Colonial Literature – Puritan Beginnings – Winthrop, Bradstreet, & Sewall
April 11th 1692.
Went to Salem, where, in the Meeting-house, the persons accused of Witchcraft were examined; was a very great Assembly; ’twas awfull to see how the afflicted persons were agitated. Mr. Noyes pray’d at the beginning, and Mr. Higginson concluded. [In the margin], Vœ, Vœ, Vœ, Witchcraft.
Augt. 19th 1692.
This day the Liet. Governour, Major Phillips, Mr. Russel, Capt. Lynde and my self went to Watertown. Advisíd the Inhabitants at their Town-Meeting to settle a Minister; and if could not otherwise agree, should first have a Town-Meeting to decide where the Meetinghouse should be set. Many say Whitneyís Hill would be a convenient place.
This day [in the margin, Dolefull! Witchcraft] George Burrough, John Willard, Jno Procter, Martha Carrier and George Jacobs were executed at Salem, a very great number of Spectators being present. Mr. Cotton Mather was there, Mr. Sims, Hale, Noyes, Chiever, &c. All of them said they were innocent, Carrier and all. Mr. Mather says they all died by a Righteous Sentence. Mr. Burrough by his Speech, Prayer, protestation of his Innocence, did much move unthinking persons, which occasions their speaking hardly concerning his being executed.
Fast at the old [First] Church, respecting the Witchcraft, Drought, &e.
Monday, Sept. 19, 1692.
About noon, at Salem, Giles Corey was press’d to death for standing Mute ; much pains was used with him two days, one after another, by the Court and Capt. Gardner of Nantucket who had been of his acquaintance : but all in vain.
Now I hear from Salem that about 18 years agoe, he was suspected to have stampd and press’d a man to death, but was cleared. Twas not remembred till An̄e Putnam was told of it by said Corey’s Spectre the Sabbath- day night before the Execution.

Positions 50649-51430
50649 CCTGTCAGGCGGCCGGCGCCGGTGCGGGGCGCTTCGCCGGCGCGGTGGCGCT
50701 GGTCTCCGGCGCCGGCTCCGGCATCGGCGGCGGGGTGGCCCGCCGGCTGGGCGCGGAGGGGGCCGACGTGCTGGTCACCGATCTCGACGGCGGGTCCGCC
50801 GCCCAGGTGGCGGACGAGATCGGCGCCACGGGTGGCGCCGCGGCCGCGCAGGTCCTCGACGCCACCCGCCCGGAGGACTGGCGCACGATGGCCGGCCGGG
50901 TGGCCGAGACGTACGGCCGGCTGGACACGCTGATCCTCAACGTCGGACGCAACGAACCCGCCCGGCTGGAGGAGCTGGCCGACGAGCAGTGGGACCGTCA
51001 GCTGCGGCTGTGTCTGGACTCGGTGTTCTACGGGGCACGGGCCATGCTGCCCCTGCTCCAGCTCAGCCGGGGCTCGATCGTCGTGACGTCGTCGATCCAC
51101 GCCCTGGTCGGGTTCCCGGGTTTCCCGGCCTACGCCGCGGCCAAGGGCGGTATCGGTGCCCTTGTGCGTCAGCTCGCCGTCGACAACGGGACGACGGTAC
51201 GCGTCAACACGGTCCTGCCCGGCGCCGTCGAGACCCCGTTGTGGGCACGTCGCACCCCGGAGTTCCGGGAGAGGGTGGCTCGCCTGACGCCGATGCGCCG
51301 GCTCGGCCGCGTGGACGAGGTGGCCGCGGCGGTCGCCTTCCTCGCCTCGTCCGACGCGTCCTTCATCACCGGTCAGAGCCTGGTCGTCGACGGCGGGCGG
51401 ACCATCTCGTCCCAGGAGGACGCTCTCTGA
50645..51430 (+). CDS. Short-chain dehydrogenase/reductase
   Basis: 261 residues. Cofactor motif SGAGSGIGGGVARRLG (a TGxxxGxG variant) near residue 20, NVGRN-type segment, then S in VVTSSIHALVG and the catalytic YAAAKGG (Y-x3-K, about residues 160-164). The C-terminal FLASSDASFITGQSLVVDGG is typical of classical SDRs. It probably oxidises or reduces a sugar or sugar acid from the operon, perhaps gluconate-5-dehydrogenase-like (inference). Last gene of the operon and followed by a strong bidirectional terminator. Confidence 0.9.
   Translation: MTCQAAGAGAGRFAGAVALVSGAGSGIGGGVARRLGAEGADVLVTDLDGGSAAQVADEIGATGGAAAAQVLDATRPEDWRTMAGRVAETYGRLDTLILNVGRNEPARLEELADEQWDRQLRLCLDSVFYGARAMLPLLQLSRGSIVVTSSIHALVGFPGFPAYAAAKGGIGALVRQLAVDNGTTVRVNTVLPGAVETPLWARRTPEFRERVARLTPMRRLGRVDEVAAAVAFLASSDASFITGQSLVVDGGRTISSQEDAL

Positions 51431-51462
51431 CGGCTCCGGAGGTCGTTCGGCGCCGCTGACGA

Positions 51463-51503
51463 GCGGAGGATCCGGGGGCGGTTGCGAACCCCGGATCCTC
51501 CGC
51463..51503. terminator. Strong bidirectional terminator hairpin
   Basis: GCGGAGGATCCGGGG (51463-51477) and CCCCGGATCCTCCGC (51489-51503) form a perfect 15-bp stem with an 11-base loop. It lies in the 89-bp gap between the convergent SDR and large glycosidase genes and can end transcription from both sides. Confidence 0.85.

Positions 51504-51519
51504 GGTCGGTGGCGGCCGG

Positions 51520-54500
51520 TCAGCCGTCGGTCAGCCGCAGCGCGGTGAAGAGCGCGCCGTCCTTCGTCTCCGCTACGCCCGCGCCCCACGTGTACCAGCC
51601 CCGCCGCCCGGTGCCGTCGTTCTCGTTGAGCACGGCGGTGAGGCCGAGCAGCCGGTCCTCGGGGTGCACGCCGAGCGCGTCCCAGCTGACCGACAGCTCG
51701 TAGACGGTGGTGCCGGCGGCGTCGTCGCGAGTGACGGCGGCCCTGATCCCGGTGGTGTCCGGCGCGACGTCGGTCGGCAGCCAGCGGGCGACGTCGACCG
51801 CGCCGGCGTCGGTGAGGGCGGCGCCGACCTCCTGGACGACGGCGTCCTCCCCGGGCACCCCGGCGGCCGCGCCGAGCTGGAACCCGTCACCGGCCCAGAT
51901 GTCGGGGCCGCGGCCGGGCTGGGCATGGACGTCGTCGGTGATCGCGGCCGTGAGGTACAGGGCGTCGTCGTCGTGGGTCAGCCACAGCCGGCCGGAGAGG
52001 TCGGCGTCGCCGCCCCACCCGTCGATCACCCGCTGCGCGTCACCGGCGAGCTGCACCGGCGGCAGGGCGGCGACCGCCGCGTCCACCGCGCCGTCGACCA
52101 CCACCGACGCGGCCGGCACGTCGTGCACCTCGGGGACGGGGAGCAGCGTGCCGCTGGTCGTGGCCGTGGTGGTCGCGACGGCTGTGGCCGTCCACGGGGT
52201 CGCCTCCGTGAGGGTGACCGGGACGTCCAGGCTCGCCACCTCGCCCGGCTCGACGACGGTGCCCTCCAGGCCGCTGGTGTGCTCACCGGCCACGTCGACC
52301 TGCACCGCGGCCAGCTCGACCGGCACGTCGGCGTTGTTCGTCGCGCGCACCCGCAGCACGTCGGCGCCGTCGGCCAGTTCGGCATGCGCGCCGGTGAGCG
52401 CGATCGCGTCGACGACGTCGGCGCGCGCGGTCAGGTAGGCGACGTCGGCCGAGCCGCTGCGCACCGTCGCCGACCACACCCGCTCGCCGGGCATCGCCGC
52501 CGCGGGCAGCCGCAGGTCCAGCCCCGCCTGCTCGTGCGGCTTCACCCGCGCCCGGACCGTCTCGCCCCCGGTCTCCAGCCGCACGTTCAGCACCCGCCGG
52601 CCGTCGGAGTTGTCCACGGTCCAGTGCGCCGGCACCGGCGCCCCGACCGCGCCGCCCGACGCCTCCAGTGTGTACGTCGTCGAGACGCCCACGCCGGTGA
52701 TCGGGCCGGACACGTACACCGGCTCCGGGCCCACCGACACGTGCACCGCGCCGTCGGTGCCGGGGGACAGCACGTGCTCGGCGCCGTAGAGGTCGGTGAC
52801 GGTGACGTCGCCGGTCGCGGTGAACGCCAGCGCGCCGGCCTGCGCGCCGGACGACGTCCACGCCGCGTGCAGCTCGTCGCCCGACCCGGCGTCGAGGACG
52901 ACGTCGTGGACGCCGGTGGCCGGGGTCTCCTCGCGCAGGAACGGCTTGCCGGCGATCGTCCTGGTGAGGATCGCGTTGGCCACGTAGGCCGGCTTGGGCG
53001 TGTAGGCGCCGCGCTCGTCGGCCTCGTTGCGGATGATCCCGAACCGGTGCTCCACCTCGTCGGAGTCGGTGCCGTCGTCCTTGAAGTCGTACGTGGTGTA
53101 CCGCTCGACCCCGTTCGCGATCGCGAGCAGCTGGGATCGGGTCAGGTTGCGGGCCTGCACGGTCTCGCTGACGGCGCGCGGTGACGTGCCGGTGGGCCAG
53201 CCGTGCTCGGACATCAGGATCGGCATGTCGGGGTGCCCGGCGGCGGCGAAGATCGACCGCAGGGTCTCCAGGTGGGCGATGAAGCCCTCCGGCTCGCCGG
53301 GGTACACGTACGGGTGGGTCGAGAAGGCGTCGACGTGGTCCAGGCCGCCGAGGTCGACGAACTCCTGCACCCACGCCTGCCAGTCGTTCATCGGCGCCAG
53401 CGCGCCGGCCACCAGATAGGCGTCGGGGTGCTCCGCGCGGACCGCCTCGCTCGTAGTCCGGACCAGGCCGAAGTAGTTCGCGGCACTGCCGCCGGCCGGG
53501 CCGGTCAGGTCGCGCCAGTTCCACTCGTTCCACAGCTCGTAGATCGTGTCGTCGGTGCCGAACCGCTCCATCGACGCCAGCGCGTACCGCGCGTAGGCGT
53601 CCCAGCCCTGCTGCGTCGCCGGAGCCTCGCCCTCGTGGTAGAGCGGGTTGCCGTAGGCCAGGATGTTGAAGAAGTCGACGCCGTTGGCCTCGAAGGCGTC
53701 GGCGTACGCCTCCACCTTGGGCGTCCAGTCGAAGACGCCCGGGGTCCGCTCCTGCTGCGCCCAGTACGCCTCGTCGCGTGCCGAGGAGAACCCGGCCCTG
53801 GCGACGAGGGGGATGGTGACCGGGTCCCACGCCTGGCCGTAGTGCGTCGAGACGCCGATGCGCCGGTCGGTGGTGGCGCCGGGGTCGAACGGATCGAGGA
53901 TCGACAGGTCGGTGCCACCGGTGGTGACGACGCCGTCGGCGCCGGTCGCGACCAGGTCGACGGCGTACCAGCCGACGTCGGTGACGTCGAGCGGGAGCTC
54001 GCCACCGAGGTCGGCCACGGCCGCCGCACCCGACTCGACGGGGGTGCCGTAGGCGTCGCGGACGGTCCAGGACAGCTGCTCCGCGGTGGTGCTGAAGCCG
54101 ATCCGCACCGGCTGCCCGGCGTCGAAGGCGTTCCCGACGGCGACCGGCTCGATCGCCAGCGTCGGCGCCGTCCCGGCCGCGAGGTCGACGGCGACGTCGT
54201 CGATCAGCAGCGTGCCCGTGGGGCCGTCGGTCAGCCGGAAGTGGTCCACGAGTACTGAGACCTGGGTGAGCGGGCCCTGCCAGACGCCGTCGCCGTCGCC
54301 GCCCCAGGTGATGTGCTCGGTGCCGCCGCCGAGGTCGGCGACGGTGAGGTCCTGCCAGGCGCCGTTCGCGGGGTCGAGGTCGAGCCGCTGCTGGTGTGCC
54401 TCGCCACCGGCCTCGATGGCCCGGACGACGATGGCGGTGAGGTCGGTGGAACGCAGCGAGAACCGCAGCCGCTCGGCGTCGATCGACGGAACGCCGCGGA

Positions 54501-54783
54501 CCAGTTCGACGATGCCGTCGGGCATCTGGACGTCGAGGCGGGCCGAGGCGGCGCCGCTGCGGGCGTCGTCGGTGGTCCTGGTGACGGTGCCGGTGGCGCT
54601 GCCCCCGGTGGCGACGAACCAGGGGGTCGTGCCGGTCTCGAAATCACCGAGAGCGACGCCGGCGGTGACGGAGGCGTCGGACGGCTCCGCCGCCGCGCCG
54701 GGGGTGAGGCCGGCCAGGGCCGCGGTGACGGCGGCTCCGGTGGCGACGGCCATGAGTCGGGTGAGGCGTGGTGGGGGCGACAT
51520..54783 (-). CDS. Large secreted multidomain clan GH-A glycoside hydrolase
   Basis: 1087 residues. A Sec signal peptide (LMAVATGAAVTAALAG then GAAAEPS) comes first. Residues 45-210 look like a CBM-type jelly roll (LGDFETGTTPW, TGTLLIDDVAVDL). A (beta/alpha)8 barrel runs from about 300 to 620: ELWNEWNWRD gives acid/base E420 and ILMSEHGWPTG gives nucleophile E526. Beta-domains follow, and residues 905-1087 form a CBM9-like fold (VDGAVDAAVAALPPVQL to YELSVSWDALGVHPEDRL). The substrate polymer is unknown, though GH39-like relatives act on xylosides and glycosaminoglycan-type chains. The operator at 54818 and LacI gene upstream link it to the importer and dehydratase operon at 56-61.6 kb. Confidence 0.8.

A petition is sent to Town in behalf of Dorcas Hoar, who now confesses : ‘ Accordingly an order is sent to the Sheriff to forbear her Execution, notwithstanding her being in the Warrant to die to morrow. This is the first condemned person who has confess’d.
Thorsday, Sept. 22, 1692.
William Stoughton, Esqr., John Hathorne, Esqr., Mr. Cotton Mather, and Capt. John Higginson, with my Brother St., were at our house, speakinging about publishing some Trials of the Witches. Mr. Stoughton went away and left us, it began to rain and was very dark, so that getting some way beyond the fortification, was fain to come back again, and lodgd here in Capt. Henchman’s Room. Has been a plentifull Rain, blessed be God. Mr. Stoughton went away early in the morn so that I saw him not. Read the 1 Jn° 1. before went to bed.
[PETITION PUT UP BY MR. SEWALL ON THE FAST DAY.]
Copy of the Bill I put up on the Fast day ; giving it to Mr. Willard as he pass’d by, and standing up at the reading of it, and bowing when finished; in the Afternoon.
Samuel Sewall, sensible of the reiterated strokes of God upon himself and family ; and being sensible, that as to the Guilt contracted upon the opening of the late Comission of Oyer and Terminer at Salem (to which the order for this Day relates) he is, upon many accounts, more concerned than any that he knows of. Desires to take the Blame and shame of it. Asking pardon of men. And especially desiring prayers that God, who has an Unlimited Authority, would pardon that sin and all other his sins ; personal and Relative : And according to his infinite Benignity, and Sovereignty, Not Visit the sin of him, or of any other, upon himself or any of his, nor upon the Land : But that He would powerfully defend him against all Temptations to Sin, for the future ; and vouchsafe him the efficacious, saving Conduct of his Word and Spirit.